The Rite of Election, held February 26 at St. Augustine Cathedral, was a blessed event. The Cathedral was filled to capacity with catechumens, candidates, sponsors, RCIA Coordinators, pastors, and other members of clergy who have been supporting those on this important journey.
Over the next three weeks, we introduce the Scrutinies to those who are now among the Elect.
What are the Scrutinies? On the third, fourth, and fifth Sundays of Lent, the newly named “Elect” participate in three successive rites called “The Scrutinies.” These rites, with roots dating back to the early Church, take place during the Sunday Mass, each thematically linked to the Gospel reading for that Mass.
The three passages from St. John’s Gospel for these Sundays were selected around 500 AD as powerful depictions of the hidden transformation God accomplishes in the Elect through each Scrutiny. Each proclamation emphasizes repentance and conversion as the Light of Christ comes to pierce the darkness of sin and to bring life where there is death.
The Elect, along with their sponsors, kneel before the celebrant and the assembly, who pray for them silently with a series of intercessions. It culminates in a prayer of cleansing and protection (exorcism) with the laying-on-of-hands.
Each Scrutiny is a step in preparing the Elect for the celebration and initiation soon to come and should be celebrated publicly at your parish.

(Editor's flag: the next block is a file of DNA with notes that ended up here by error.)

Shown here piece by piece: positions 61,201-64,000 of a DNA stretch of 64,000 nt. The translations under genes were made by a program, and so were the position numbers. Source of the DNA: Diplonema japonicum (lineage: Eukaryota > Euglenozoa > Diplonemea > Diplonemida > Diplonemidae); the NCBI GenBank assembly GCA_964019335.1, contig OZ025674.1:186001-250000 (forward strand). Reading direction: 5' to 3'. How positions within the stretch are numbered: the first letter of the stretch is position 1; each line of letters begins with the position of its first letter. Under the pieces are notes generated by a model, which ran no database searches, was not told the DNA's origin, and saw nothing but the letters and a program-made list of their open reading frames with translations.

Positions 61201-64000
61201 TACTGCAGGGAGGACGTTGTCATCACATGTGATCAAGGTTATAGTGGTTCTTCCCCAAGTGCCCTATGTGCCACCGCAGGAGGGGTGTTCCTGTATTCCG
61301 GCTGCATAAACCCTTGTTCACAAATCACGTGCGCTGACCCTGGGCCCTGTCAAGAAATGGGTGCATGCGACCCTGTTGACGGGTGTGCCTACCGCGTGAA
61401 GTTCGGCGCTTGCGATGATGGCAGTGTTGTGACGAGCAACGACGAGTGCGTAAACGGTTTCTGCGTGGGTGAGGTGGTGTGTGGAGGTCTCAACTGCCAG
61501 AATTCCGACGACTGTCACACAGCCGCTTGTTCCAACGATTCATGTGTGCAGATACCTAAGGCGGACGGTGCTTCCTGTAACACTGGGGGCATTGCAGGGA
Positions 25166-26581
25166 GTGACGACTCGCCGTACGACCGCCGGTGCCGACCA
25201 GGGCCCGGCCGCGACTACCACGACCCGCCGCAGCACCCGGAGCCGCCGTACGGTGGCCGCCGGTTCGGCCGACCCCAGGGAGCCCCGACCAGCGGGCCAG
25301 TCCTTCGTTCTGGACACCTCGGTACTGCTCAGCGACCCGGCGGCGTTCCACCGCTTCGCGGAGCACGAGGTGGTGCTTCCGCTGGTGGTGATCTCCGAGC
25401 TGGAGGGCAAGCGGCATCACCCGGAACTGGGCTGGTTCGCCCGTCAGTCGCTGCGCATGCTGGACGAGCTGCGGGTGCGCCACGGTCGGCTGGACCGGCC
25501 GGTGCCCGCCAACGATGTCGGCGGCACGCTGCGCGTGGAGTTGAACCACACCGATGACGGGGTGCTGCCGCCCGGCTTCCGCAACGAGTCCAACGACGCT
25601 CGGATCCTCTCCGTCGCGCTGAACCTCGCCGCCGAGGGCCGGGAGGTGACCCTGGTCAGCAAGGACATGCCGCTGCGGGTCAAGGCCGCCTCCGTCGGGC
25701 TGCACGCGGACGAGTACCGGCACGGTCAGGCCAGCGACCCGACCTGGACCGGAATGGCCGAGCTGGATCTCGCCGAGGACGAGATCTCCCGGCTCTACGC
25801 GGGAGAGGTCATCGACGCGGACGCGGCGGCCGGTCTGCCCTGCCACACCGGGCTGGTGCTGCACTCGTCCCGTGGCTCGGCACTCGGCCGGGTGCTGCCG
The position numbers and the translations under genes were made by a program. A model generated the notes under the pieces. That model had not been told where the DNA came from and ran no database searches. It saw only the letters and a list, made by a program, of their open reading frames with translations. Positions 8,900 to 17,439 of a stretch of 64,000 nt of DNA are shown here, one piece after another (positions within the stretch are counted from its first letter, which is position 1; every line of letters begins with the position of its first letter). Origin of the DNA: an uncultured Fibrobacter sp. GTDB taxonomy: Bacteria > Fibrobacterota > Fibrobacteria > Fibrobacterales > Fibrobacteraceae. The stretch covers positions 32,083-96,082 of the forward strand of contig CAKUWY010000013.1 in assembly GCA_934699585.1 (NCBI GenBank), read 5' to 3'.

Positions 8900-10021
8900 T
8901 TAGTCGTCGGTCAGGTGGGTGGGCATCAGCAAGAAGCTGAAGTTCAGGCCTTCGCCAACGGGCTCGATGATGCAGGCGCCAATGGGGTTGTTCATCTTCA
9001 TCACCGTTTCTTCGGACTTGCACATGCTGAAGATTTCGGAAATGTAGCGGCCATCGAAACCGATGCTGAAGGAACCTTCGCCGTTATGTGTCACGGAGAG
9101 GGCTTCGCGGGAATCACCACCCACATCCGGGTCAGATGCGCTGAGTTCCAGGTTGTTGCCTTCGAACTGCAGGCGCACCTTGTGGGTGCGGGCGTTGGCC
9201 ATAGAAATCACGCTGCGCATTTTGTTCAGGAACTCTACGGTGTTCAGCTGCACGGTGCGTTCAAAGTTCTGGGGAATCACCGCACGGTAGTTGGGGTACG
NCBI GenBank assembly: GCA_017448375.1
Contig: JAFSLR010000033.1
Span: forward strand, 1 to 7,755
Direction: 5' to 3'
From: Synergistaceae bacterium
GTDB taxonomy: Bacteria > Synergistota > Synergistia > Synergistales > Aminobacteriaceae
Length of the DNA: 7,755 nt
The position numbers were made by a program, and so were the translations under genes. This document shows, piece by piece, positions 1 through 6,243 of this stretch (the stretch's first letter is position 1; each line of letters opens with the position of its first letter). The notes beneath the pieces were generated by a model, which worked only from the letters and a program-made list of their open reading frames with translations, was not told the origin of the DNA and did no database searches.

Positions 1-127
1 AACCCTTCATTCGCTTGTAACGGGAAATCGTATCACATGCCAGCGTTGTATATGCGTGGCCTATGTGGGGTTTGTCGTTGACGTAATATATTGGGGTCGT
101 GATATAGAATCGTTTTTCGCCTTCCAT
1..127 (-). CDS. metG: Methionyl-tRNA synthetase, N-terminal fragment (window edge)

Ordinarily, children under seven who have been preparing for full communion at the Vigil do not participate in the Scrutinies. Instead, they participate in a penitential rite specific to them.
The adaptation of the scrutiny rites for child catechumens is confusing (RCIA 291). Instead of clearly labeling the rites as scrutinies, they are called “Penitential Rites (Scutinies).” And even though the title is plural, only one text is given with an instruction to write your own for a second, using the given text as a model. Nothing is said about a third scrutiny for children.
There are nine readings listed as options for the liturgy of the word and, although the traditional Johannine gospels are listed among them, there is no requirement that they be used and no emphasis in the rite on the progressive nature of these three traditional scrutiny gospels.
Most parishes that have child catechumens simply include the children in the regular scrutinies with the adults. If the liturgy is celebrated well, it is as meaningful for the children as it is for the adults.
The Scrutinies are God’s way of taking a close, loving look at the Elect. God does not scrutinize the catechumens in order to find what’s wrong with them but to celebrate all that’s beautiful, good, and true in them. Jesus “scrutinizes” us with Divine Light, revealing all that is valuable within each of us.
May these Scrutinies call both our Elect and the rest of us into the living waters of baptism, to the light of holiness, to a new life in Christ, through his Resurrection.
More information about the five steps of the Rite of Christian Initiation process can be found by visiting https://formationreimagined.org/what-is-the-rcia/.